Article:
- Light/dark therapy involves making the bedroom very dark at night and exposing the patient to early morning sunlight (or a light box).
- Low-energy emission therapy (LEET) is a clinically proven treatment for chronic insomnia. LEET treatment involves delivering electromagnetic fields through a mouthpiece.
- Massage. Therapeutic massage can relieve the muscular tension associated with chronic insomnia.
- Meditation. Regular meditation practice can counteract emotional stress.
- Reflexology. The use of the reflexology points for the diaphragm, pancreas, ovary/testicle, pituitary, parathyroid, thyroid, and adrenal gland helps to relieve insomnia.
- Visualization may help to promote relaxation.
- Yoga can promote relaxation by releasing muscular tension.
Treatment for a sleep disorder depends on its cause. In some cases, rearrangement of the bedroom or changes in sleeping arrangements may be all that is needed. Sedative or hypnotic medications are generally recommended only for insomnia related to a temporary stress because of the potential for addiction or overdose. Trazodone, a sedating antidepressant, is often used for chronic insomnia that does not respond to other treatments. Hypnotic agents include lorazepam, temazepam, and zolpidem.
Bright-light therapy, which was originally introduced as a treatment for seasonal affective disorder, is being tried as a treatment for insomnia in elderly adults. Although the results are not conclusive as of 2002, this form of treatment does appear to benefit many patients. In addition, it does not involve medications, which are more likely to produce side effects in the elderly than in younger patients.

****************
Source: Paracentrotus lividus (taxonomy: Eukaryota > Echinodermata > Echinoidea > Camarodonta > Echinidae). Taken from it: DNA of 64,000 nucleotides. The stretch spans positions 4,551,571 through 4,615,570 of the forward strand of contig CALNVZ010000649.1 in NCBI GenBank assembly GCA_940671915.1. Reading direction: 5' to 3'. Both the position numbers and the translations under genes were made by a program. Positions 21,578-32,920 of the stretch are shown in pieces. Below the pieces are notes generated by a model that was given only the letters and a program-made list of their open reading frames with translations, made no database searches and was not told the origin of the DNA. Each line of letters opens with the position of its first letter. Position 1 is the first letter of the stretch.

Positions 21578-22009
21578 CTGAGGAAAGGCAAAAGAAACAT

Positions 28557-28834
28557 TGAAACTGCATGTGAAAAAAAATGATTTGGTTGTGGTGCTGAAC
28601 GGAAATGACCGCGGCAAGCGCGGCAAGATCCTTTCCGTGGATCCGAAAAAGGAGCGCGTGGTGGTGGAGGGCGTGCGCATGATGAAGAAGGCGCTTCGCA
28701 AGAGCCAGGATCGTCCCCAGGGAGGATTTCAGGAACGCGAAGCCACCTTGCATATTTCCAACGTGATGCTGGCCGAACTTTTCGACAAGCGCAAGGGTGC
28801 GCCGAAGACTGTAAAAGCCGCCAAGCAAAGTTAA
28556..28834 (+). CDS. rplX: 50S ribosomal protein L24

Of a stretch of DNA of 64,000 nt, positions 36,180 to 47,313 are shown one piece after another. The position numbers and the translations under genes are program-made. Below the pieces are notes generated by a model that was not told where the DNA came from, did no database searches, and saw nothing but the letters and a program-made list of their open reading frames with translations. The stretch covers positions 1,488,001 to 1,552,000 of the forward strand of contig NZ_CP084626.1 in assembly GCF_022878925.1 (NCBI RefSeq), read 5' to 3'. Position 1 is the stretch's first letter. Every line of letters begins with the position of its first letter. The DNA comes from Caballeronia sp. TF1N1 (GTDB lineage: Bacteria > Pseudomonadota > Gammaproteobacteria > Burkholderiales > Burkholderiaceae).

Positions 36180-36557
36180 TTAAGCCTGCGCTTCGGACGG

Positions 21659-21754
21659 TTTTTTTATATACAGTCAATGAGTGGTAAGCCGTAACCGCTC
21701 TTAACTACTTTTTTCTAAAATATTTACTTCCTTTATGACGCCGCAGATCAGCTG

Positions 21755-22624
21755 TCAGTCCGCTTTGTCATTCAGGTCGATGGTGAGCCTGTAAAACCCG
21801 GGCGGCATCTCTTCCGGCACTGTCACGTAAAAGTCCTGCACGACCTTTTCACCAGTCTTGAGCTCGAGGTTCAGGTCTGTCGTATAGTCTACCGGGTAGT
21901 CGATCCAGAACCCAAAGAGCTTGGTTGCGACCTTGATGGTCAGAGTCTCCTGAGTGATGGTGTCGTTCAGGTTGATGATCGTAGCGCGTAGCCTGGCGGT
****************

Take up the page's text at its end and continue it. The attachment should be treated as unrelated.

Children with sleep terror disorder or sleepwalking are usually treated with benzodiazepines. Children with nightmare disorder may benefit from limits on violent or frightening television programs or movies.
Patients with sleep apnea or hypopnea are encouraged to stop smoking, avoid alcohol or drugs of abuse, and lose weight to improve the stability of the upper airway. In children and adolescents, removal of the tonsils and adenoids is a fairly common and successful treatment for sleep apnea. Most sleep apnea patients are treated with continuous positive airway pressure (CPAP). Sometimes an oral prosthesis is used for mild sleep apnea.
The prognosis depends on the specific disorder. Natural remedies often require several weeks to have noticeable effects. Children usually outgrow sleep disorders. Narcolepsy, however, is a lifelong disorder.
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American Sleep Disorders Association. 1610 14th Street NW, Suite 300. Rochester, MN 55901. (507) 287-6006.
National Sleep Foundation. 1367 Connecticut Avenue NW, Suite 200. Washington, DC 20036. (202) 785-2300.
Rebecca J. Frey, PhD